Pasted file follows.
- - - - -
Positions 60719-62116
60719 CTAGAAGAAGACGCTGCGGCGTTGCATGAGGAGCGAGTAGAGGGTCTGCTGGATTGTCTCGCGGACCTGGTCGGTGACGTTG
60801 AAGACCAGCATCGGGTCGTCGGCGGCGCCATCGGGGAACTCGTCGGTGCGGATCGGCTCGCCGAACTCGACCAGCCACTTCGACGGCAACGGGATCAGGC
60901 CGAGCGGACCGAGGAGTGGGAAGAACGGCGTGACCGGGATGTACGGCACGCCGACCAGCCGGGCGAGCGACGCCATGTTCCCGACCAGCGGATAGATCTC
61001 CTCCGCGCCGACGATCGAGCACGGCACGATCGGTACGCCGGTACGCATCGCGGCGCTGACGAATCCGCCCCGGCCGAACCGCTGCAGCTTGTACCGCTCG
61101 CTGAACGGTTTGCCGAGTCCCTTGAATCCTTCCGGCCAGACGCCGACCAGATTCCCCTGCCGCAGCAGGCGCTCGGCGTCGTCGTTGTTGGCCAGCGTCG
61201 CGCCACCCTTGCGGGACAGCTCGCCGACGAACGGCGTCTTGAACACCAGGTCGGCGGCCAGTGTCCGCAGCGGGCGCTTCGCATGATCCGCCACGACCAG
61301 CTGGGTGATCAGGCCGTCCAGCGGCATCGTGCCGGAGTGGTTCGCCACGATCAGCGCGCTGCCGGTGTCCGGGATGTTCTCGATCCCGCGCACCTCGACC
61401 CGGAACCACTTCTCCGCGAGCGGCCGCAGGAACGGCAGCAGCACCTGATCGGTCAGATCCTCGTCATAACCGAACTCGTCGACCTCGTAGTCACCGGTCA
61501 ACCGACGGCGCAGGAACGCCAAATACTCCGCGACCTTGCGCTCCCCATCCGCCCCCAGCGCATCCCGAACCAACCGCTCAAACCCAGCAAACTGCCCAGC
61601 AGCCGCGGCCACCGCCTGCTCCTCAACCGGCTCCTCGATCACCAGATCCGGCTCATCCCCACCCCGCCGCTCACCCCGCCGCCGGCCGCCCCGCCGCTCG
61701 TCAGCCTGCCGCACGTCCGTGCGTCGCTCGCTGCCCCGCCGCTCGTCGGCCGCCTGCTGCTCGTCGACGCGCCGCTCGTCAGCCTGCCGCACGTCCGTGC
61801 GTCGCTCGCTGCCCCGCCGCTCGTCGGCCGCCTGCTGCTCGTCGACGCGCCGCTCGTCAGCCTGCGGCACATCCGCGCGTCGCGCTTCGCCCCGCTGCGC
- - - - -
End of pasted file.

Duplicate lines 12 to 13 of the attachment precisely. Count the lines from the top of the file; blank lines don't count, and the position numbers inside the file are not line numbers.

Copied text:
61701 TCAGCCTGCCGCACGTCCGTGCGTCGCTCGCTGCCCCGCCGCTCGTCGGCCGCCTGCTGCTCGTCGACGCGCCGCTCGTCAGCCTGCCGCACGTCCGTGC
61801 GTCGCTCGCTGCCCCGCCGCTCGTCGGCCGCCTGCTGCTCGTCGACGCGCCGCTCGTCAGCCTGCGGCACATCCGCGCGTCGCGCTTCGCCCCGCTGCGC